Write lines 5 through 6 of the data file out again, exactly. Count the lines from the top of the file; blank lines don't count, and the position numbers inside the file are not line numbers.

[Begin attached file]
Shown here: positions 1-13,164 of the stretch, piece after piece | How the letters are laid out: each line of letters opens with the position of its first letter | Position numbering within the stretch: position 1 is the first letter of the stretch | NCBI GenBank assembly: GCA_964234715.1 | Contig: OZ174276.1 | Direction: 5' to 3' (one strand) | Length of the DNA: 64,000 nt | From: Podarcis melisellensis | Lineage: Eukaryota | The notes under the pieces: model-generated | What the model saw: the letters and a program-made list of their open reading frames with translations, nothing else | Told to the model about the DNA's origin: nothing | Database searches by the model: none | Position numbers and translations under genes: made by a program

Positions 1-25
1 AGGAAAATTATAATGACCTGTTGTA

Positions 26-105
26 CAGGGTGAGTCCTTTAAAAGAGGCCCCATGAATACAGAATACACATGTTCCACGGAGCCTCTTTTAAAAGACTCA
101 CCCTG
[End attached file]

26 CAGGGTGAGTCCTTTAAAAGAGGCCCCATGAATACAGAATACACATGTTCCACGGAGCCTCTTTTAAAAGACTCA
101 CCCTG